“Any customer can have a car painted any colour that he wants,” so said Henry Ford in 1909. “So long as it is black.” Ford’s strategy of standardisation and efficiency made a runaway success of the Model T car and built Ford Motor Company into one of the world’s biggest automakers. But 110 years on, it does not make for a successful strategy in the face of emerging transportation technologies.
For one thing, it is unclear where technological progress is headed. Whether it is self-driving or electric cars, fuel-cell-powered vehicles or something else entirely to replace the polluting combustion engine, no one knows for sure. It is likewise hard to predict the speed of advancement, such as faster battery charging and longer range of electric cars.
Political considerations, customer behaviours, cultures and market characteristics further muddle the picture. In the political realm, regulations under different systems are triggering change at vastly different speeds. Centralised city states like Singapore are pushing ahead forcefully with electric car mobility and driverless technology. In China, more than 300 million electric bicycles and scooters roam city streets. Annual sales of the e-vehicles in the country surpassed 36 million units in recent years but barely 2 million in Western Europe and fewer than 300,000 in the United States in 2016.
Meanwhile in Western Europe, a political discussion favouring investment in public transportation and banning of certain combustion engines in inner cities simmers. The picture couldn’t be more different in the US: Washington appears to have thrown out all environmental considerations for a highly disruptive and protective stance towards the American automobile industry.
Global automakers and their suppliers therefore need to face up to a much greater level of uncertainty. For start-ups or regional players, the business model can be adapted relatively easily to prevailing political, technological and consumption trends. For global automobile behemoths accustomed to globalisation and free trade and having gone through years of consolidation to control costs and increase margins, adjusting to upheaval is an almost insurmountable challenge.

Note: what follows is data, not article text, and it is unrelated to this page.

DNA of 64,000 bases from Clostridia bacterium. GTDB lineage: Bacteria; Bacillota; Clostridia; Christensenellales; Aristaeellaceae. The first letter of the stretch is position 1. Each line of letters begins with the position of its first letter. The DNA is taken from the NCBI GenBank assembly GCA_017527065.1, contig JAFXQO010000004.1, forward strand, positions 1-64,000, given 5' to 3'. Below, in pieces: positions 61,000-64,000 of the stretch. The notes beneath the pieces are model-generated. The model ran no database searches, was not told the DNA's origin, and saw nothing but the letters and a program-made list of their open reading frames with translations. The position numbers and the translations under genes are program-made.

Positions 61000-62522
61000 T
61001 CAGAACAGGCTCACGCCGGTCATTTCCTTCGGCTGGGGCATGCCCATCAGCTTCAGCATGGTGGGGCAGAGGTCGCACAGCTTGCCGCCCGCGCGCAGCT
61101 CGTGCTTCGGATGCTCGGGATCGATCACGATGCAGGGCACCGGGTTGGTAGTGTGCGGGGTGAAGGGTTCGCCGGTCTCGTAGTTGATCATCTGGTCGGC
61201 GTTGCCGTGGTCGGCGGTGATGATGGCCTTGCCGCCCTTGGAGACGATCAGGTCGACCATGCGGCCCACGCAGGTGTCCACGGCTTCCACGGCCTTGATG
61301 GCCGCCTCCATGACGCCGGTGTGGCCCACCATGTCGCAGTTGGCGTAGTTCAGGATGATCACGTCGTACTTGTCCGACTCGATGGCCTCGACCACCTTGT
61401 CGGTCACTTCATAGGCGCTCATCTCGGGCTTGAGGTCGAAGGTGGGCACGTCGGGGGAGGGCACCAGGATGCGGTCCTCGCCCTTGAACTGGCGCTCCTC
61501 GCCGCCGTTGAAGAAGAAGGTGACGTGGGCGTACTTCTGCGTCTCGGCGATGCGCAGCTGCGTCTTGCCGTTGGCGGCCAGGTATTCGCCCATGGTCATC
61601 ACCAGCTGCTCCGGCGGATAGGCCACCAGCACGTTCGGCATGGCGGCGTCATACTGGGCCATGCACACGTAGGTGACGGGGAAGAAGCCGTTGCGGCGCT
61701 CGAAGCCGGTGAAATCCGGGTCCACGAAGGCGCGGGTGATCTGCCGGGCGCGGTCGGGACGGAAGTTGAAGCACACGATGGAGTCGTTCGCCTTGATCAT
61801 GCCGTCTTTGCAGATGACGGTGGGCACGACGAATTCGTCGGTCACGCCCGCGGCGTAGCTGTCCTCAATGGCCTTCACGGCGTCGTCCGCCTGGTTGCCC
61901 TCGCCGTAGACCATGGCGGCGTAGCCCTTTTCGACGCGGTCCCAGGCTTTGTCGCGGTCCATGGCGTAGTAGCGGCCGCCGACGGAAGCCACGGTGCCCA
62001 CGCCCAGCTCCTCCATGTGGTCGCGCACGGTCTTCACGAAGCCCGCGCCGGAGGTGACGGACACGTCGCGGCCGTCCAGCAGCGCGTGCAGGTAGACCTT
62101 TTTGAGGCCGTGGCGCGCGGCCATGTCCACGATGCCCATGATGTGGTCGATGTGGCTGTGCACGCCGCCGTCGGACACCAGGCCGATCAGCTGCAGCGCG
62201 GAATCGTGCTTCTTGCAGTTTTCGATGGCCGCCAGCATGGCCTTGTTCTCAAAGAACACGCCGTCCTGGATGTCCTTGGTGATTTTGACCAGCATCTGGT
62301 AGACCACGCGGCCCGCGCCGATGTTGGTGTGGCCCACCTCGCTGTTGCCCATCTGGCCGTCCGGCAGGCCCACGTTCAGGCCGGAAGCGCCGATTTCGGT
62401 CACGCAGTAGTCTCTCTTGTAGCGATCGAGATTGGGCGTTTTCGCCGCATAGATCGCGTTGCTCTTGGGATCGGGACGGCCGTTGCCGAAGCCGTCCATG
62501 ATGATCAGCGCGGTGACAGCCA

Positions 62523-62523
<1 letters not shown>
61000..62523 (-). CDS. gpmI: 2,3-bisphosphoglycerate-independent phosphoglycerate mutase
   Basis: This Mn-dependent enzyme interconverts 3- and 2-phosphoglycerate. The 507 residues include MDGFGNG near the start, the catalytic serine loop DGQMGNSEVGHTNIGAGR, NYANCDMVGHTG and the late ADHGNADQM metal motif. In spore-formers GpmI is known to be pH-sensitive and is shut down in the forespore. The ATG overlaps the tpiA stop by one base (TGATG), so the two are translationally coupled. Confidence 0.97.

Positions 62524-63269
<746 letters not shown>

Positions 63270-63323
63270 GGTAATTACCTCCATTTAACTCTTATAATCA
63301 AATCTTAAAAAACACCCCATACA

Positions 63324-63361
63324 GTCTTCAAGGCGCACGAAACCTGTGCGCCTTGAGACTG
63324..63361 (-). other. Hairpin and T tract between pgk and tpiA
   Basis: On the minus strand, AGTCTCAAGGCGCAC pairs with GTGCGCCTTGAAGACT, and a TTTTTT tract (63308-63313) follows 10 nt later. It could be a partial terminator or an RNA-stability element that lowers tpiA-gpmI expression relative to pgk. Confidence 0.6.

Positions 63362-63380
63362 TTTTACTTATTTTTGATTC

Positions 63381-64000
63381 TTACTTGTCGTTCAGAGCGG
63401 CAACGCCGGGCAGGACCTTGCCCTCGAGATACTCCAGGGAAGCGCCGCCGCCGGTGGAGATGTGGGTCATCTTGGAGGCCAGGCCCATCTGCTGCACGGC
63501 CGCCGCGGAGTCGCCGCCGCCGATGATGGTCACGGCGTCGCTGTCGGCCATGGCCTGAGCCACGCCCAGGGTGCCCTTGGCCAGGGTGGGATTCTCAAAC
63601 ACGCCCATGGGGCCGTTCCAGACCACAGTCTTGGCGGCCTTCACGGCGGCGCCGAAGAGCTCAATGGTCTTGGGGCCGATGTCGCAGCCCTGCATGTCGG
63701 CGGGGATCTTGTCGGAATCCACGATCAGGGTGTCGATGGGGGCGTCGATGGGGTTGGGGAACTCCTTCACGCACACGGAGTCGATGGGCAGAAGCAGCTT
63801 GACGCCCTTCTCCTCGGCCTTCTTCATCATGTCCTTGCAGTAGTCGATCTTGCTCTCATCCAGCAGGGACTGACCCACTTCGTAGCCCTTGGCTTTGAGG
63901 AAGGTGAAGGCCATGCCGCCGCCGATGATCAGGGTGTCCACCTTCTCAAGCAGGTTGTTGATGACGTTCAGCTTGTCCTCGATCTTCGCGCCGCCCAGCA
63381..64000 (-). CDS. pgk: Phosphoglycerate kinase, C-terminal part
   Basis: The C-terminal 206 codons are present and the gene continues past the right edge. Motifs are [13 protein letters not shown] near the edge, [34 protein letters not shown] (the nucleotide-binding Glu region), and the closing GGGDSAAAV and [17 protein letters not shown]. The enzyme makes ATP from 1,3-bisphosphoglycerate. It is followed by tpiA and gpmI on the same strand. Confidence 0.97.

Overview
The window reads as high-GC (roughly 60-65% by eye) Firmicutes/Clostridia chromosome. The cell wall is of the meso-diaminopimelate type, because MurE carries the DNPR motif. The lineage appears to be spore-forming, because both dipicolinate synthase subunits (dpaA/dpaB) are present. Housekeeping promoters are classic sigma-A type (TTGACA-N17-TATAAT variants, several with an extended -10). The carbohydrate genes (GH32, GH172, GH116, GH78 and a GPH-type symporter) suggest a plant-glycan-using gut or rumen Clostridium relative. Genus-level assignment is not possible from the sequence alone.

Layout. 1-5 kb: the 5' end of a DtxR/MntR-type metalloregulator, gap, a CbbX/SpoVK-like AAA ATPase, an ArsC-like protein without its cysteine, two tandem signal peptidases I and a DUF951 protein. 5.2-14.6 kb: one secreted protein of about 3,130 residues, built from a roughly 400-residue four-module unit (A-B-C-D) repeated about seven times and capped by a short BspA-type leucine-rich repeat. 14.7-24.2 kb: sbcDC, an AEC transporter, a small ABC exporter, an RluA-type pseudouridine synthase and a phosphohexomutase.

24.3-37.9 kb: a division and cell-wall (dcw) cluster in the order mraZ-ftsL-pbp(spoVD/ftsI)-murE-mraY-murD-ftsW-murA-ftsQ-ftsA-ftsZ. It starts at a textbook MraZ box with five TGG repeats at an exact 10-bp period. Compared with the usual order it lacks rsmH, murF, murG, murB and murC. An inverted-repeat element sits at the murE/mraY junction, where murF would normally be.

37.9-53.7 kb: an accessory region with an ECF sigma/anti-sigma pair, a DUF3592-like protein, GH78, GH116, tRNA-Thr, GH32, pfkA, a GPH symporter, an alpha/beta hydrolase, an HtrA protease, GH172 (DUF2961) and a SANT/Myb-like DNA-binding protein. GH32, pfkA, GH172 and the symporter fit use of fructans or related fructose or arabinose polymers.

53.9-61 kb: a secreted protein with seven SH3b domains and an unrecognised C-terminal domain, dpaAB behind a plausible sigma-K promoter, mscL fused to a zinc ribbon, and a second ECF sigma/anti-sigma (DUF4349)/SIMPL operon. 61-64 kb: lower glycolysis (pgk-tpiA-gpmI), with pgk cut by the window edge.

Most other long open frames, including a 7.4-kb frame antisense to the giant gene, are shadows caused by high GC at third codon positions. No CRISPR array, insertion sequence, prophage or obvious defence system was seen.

Automakers are consequently mired in dilemma. On the one hand they wish to maintain the status quo; at risk are tens of billions of dollars' worth of patents and production know-how as well as supply chains. On the other, inaction would endanger shareholder value and the company. Yet investing in the wrong technology would only accelerate the financial decline.
There appears to be only two sensible strategic paths forward to avoid ending up as scrap: Either break up the company into regional firms and possibly along technological lines, or reallocate resources to a broad, diversified range of technologies catering to different markets and future contingencies.
Some major automakers are already turning towards the latter, diversified road. Ford Motor Company, long removed from Henry Ford’s counsel, has plunged deep into developing diverse technologies. It promises to invest US$11 billion in electric vehicle production by 2022 even as it positions itself as a big operating system for the future of mobility with the help of start-ups. The company has also set up a tech incubator.
“The key here is to get the ideas processed really quickly and fail on some and win on others,” says Ford Mobility CFO Neil Schloss.
Toyota Motor, like Ford, is putting its bet on a few nascent technologies as it works to kick-start more. The Japanese giant is investing hundreds of millions of dollars in autonomous-driving and robotic technologies, including a US$500 million infusion in Uber to develop self-driving minivans. Closer to home, Toyota – long known for its hybrid vehicles – is partnering Panasonic to produce electric cars that will rev up its presence in China. Toyota’s pivot from hybrid to electric vehicles in line with Chinese government policies underscores the importance of a diversified technology strategy for automakers.
Choice through diversification
On the demand side of the equation, customers might well be satisfied only if they have a range of transport options to match their lifestyle. For short city commutes, they might opt for e-bikes and e-scooters, before switching to public transportation or shared smart cars. For the weekend drive with family in the countryside, they might choose a hybrid vehicle or a fuel-cell-powered electric car.
In the meantime, their online purchases would sail across the ocean in wind-powered cargo ships. At ports, parcels would be loaded onto large diesel-powered lorries to be conveyed to warehouses. Smaller, electric lorries would then deliver the goods across the city with zero carbon emission.
Diversification makes sense in a world that is anything but homogeneous. Whether it’s from the perspective of manufacturers or consumers, developing and adapting to diversified transportation technologies presents a reliable roadmap to the highway of transportation of the future.
This post is based on an essay originally published in The European Business Review.
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